For example, going wireless is so much neater and tidier. And this is particularly the case on console. While using PC headsets for gaming can allow you to ditch the cable quietly around the back of a monitor or desk, having a wired headset running from your head to your controller (and coiling in the middle) can be exactly as annoying as it sounds. This kind of affair can often drive folks toward the PS5 wireless headset and Xbox Series X wireless headset ends of the respective spectrums.
Razer Kaira X for PlayStation
The tradeoffs for going cord-free do definitely exist of course. First, from a practical perspective, you’ll often tie up one of your USB ports instantly. This can seem like a small problem until you start to factor in all your other peripherals like mic and keyboards (on PC) and whether you have external storage, chargers, and controllers attached to the few USB ports that exist on console.
Next is the fact that you’ll have to charge the wireless headset, and its battery inside might add some extra weight (though it certainly can’t be said that all wired headsets are light as a feather). The latter is a smaller consideration due to technical wizardry of recent years meaning headsets with batteries are lighter than ever. However, the former is certainly a hurdle for planning out play sessions, and remembering to charge it when not in use. No such consideration is necessary for wired headsets of course which get their power through the cable.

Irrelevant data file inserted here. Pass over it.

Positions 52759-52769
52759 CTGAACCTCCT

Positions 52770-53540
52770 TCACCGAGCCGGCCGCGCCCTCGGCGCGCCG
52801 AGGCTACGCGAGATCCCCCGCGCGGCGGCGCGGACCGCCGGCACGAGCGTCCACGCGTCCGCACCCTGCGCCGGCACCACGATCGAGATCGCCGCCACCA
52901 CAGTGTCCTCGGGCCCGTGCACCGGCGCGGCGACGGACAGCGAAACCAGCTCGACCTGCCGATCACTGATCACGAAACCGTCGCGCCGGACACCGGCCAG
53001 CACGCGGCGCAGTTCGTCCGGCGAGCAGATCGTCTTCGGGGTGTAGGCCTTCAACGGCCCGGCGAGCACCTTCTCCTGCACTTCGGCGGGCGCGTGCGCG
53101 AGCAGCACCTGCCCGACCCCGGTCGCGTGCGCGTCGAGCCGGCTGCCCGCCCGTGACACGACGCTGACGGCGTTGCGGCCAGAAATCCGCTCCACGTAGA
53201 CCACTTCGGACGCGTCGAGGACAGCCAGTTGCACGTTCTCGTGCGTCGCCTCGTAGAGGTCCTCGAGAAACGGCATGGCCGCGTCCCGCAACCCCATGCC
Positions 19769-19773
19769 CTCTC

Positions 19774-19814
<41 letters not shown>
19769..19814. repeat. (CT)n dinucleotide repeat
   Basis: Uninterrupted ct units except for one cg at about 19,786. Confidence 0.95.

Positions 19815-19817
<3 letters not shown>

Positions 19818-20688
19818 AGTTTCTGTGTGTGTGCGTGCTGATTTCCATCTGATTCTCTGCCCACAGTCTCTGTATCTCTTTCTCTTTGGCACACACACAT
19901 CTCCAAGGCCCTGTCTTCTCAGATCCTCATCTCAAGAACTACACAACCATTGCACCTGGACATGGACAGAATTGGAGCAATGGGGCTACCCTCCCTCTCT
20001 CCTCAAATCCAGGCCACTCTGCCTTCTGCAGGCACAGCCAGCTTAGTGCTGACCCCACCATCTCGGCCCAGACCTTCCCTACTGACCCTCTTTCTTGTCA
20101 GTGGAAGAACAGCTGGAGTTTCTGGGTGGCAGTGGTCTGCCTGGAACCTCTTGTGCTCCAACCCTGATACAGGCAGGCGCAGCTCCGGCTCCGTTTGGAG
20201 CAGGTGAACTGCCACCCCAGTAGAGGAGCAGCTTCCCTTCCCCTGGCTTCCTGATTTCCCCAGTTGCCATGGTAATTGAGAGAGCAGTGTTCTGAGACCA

Turtle Beach Recon 500
If your top priority is to get the most headset for your money, and you’re not too fussed about having a cord-free, tidier setup then a wired headset is for you. You may be giving up a little flexibility, but this is the way to go if you’re hunting for value or chasing those minute gains that being wired offers in terms of latency. You may also get slightly better audio for your money on wired headsets due to manufacturers not having to include batteries and other wireless tech in the cups, making more room for audio improvements (though this is not a certainty)